It’s the beginning of the year and a great time to think about ways to assess your programme and keep it on track. Whether you’ve just started on this journey or you’ve been delivering your art programmes in prisons for the past 20 years, I’ve come up with five things that will help ensure your programme is robust, safe and successful.
1. What type of programme is it? Write a page describing what your programme does and what it hopes to achieve. If it’s clear to a stranger, then it will be clear to everyone.
As artists and creatives, writing and documenting our work is not always our strongest point. That includes summarising your big creative ideas on to a page!
When we create arts programmes, we tend to think they will change people and do all these amazing things to enable rehabilitation. That’s a very fine thing to aim for but sometimes it isn’t reflected in the goals we write down for the programme.
During my university days I struggled trying to explain my artwork. Unfortunately, it’s a necessary skill in order to progress our individual practices. My tutor at the time believed the universe could be described on an A4 piece of paper. If you weren’t able to summarise your idea on an A4 then you were wasting his time.
So my challenge to you is to describe your arts programme/initiative in 500 words (an A4 piece of paper), then hand it to someone who knows nothing about art to see if they understand what you’re doing.
Keep repeating that process until the art stranger gets it.
2. Clarify what you want to gain from the experience and how the participants will benefit.
No matter what arts programme you’re facilitating there will always be an exchange. Ask yourself what you’re gaining by working in the Arts in Corrections sector. For some, it’s a sense of doing good; for others, there’s financial compensation. Whatever it is that makes you go into a Corrections facility, be very clear about the exchange.
I worked recently on the Home Ground programme with Jacqui Moyes. It’s a great example of a programme with very clear intentions about that exchange. The women asked during the session if Jacqui or any of the facilitators would be using the material from the programme outside of the prison gates. They were reassured that the programme was for their creative wellbeing and no one else’s. A lot of the women involved have experienced people coming in, extracting their stories and taking them elsewhere for public consumption.
3. Health and safety: work out what safe practice means and what’s bad practice.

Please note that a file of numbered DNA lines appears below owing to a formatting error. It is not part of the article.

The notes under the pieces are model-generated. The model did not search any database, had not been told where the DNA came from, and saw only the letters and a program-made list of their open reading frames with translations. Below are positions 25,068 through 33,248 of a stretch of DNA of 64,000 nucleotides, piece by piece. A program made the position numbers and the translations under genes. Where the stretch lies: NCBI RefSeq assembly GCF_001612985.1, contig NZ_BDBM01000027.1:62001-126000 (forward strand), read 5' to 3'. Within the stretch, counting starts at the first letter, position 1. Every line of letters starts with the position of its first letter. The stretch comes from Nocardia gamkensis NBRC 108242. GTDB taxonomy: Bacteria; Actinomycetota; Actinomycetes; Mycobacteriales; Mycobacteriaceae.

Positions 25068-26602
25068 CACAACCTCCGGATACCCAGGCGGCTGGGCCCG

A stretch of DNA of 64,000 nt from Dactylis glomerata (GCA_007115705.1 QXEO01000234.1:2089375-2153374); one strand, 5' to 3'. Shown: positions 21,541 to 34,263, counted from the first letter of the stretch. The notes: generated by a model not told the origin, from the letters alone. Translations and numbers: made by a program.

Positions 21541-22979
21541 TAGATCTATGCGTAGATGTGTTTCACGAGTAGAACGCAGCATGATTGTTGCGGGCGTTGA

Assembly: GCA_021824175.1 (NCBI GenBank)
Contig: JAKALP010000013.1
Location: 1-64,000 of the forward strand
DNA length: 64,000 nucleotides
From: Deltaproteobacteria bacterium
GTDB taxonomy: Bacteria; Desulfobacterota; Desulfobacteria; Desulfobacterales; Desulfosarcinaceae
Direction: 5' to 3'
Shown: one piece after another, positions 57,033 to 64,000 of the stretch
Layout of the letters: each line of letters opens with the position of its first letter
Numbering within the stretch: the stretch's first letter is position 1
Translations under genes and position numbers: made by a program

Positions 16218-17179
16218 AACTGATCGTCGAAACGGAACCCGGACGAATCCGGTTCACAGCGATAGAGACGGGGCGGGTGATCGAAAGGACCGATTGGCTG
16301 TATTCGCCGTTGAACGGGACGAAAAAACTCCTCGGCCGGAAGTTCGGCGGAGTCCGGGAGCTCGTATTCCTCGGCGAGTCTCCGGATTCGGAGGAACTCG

Whatever you do, “Do no harm”. It’s something I learned from the Home Ground project (thanks Jacqui). It means that whatever you do, it shouldn’t retraumatise participants. At the end of the session, the participants will go back to their cells, left to constantly replay ideas in their heads for the next 12 to 14 hours. So you could do harm if you leave a session with something being triggered and no opportunity to address it.
The creative process is important for discovery and reflection but it can also bring up trauma. It’s our duty to manage this safely. Remember, you are not alone. There are trained staff onsite who are able to advise: Corrections officers, psychologists, counsellors etc. If you feel you need some of that support for your artists, please approach Corrections staff.
4. Gather feedback. Reflect. Report.
Have you ever been part of or experienced an amazing piece of artwork then many months later you’re asked, “What happened during that project?” You are left going “Oh … um … all I remember is that it was an amazing experience.”
You need to create a system or a framework of recording feedback and reporting on what happened. Evaluation is vital! Your programme could incorporate an introduction and reflection session, where participants can give verbal feedback about their experiences. You could also hand out a simple feedback form, which is collected at the end of a session.
For many artists, it can be hard to find the time or desire to produce an elaborate report. If that’s you, simply write a summary of your programme with some key findings and you will be able to track your programme’s success. I’ve found this website useful to help analyse data for a report. It also has some easy-to-use templates.
These reports come in handy when you apply for future funding opportunities.
5. Be Innovative and push the boundaries (within reason and safely)
In a sea of requests I receive from people wanting to work in the Arts in Corrections sector, innovation stands out. As in other arts fields, innovation is the point of difference and a major factor in whether or not you get funded or get the green light to continue delivering the project.
It is the role of artists and arts administrators/tutors to make sure our practices are current and relevant. Research through your practice or find out what others are doing in Arts in Corrections. Reading the latest Arts in Corrections research is a great place to start and you will find many useful items on Arts Access Aotearoa’s Arts in Corrections research page.
Some people may say, “There’s nothing wrong with what I’m delivering. I’ve always done the same thing for the past 20 years and it seems to work.” That would be okay if society and technology wasn’t rapidly evolving. In no way am I saying that you should completely change the core of your programme. I just think it’s of great value to know what others are doing in this area of art.
My final point (so really, there are six) is to have fun. If it’s not fun and exciting for you, then you should probably rethink what you’re doing.
If you have any questions about these tips, please contact the Arts in Correction Advisor via email@example.com